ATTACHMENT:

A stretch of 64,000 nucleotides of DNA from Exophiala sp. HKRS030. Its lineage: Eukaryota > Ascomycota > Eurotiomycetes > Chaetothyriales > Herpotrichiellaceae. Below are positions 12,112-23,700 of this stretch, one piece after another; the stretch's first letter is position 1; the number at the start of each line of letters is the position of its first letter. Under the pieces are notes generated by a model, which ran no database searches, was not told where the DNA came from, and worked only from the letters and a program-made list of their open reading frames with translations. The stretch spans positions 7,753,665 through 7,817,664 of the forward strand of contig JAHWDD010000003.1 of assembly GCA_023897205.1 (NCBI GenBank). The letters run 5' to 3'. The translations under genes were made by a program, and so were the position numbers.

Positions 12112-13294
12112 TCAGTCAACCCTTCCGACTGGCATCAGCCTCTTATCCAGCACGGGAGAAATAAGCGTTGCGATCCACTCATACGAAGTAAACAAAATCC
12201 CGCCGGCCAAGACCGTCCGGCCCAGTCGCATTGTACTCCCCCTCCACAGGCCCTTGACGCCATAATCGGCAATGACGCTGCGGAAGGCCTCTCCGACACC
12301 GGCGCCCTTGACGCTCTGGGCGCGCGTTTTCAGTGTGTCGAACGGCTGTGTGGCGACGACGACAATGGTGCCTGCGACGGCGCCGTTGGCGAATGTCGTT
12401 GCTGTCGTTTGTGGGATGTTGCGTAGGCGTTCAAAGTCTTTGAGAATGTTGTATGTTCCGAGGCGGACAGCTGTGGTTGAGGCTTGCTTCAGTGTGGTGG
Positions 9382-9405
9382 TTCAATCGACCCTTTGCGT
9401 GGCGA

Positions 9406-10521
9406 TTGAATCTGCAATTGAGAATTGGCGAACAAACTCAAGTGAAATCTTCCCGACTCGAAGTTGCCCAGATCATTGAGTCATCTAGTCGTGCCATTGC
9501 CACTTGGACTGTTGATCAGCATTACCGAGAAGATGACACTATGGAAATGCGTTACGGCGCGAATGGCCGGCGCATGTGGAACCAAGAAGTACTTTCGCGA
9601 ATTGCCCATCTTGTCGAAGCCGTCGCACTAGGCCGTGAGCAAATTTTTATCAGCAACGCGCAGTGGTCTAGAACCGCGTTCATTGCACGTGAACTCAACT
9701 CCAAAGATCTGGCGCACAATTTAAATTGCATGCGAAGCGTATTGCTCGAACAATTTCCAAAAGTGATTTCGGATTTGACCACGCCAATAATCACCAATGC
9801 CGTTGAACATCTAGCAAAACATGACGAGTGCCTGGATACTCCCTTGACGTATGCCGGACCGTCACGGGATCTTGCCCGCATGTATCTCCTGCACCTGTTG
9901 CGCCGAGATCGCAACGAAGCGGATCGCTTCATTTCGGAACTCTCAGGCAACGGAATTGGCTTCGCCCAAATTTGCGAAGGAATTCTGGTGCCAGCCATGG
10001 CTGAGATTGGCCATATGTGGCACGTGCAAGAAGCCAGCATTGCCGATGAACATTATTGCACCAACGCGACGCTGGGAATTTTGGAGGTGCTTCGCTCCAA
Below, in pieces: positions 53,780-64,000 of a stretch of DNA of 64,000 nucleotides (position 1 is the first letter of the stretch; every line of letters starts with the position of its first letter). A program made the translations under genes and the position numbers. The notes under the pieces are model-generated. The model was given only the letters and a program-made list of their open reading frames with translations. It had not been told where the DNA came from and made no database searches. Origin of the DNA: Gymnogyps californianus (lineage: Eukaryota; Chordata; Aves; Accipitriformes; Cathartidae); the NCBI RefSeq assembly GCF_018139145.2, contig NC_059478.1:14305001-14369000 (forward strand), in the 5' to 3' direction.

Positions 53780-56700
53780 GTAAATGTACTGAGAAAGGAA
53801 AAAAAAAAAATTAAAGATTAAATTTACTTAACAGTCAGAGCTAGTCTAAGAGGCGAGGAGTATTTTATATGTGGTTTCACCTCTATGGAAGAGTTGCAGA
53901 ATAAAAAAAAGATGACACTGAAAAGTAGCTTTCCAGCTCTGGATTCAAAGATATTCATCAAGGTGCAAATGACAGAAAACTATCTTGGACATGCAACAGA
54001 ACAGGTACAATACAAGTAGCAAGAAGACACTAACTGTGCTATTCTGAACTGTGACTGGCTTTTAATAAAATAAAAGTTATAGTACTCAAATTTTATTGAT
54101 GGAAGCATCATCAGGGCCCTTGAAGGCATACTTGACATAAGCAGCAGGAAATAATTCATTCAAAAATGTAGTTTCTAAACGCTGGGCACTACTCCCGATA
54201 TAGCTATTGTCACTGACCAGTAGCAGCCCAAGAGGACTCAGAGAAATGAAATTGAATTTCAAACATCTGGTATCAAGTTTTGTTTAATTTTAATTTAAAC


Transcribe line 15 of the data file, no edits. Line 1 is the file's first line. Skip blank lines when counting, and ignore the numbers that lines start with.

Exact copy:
9801 CGTTGAACATCTAGCAAAACATGACGAGTGCCTGGATACTCCCTTGACGTATGCCGGACCGTCACGGGATCTTGCCCGCATGTATCTCCTGCACCTGTTG